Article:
An overhaul of the Crown Prosecution Service was proposed by Jack Straw, the shadow Home Secretary, yesterday to help tackle what he described as a "crisis of confidence" in the criminal justice system.
Mr Straw called for an urgent review of the service and said there was an "alarming" rise in the number of cases that were abandoned before they reached court.
He said the impression currently being given to the public and police was "that it was all too easy for criminals to get away with it".
Addressing the Police Federation's annual conference in Bournemouth, Mr Straw outlined a series of proposals for reforming the CPS, the body responsible for prosecuting criminal cases in England and Wales.
These included a separate prosecution service for each police force, with its own Chief Crown Prosecutor, and changes to the "public interest" justification for dropping cases.
He criticised the number of cases that had been discontinued, which he said had risen from 109,000 in 1978-88 - 7.8 per cent of the finalised cases - to 161,500 in 1994, which represents 11.5 per cent of the cases. He also highlighted the growing number of people pleading not guilty at Crown Court who were being acquitted.
He said: "The Crown Prosecution Service as currently structured is not working as effectively as it should. The lack of public confidence underlines this."
The introduction of a prosecution service for each of the England and Wales's 43 police forces would bring greater accountability and encourage "competing best practice", he argued. This would replace the existing system of 13 CPS regions.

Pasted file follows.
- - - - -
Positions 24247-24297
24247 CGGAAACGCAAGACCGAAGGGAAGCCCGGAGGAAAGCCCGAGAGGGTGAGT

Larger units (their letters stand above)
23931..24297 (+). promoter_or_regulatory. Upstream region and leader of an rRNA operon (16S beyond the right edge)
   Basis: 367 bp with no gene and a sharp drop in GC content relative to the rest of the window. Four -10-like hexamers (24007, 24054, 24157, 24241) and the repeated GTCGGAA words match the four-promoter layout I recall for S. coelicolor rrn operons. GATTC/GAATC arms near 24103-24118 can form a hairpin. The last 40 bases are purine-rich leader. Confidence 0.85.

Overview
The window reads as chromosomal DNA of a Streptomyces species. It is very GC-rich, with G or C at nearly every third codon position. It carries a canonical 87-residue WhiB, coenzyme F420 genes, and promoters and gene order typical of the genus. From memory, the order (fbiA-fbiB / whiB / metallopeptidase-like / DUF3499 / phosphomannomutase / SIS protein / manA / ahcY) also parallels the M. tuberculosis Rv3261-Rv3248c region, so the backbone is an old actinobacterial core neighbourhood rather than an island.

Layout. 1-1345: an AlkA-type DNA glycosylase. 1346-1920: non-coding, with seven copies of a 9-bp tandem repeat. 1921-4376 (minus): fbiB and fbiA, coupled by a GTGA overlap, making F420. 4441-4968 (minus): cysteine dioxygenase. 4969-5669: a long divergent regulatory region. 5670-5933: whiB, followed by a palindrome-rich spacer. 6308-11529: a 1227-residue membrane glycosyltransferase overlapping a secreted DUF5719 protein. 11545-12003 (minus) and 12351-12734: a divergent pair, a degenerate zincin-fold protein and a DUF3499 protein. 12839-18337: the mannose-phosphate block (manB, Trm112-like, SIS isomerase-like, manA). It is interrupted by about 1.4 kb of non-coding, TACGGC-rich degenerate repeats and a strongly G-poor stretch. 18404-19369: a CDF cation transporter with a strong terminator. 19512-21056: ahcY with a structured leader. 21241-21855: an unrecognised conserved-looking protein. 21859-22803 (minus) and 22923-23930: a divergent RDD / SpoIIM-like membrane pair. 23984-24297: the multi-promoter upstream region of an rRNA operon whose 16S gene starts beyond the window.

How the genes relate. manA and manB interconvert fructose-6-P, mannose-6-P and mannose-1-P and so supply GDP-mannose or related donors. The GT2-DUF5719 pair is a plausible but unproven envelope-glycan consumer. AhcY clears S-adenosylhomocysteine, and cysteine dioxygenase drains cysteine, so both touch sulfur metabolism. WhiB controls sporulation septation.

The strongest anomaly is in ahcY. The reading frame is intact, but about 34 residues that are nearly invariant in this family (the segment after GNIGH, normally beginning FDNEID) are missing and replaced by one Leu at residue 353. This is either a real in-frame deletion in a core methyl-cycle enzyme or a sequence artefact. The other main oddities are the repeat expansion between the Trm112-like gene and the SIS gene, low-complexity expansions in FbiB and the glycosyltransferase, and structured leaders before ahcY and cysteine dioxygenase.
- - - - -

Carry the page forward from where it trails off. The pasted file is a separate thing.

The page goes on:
Another suggestion was to shift responsibility for informing victims that cases were to be discontinued or charges downgraded from the police to the CPS.
"Why should police officers who do not make the decisions be forced to act as postman for the CPS?" he asked.
The power to drop a case on the grounds that it was not in the public interest should be replaced by the power to discontinue only on specified grounds, such as triviality or the age or infirmity of the defendant, he maintained.
In addition, he called for research into how juries arrive at their decisions and offered support for measures to reduce delays at courts.
Mr Straw said that while crime had more than doubled over the last 15 years, convictions and cautions had fallen by 7 per cent. "It is scarcely surprising that both the police and the public draw one simple conclusion from these figures - that it is all too easy for criminals to get away with it."Reuse content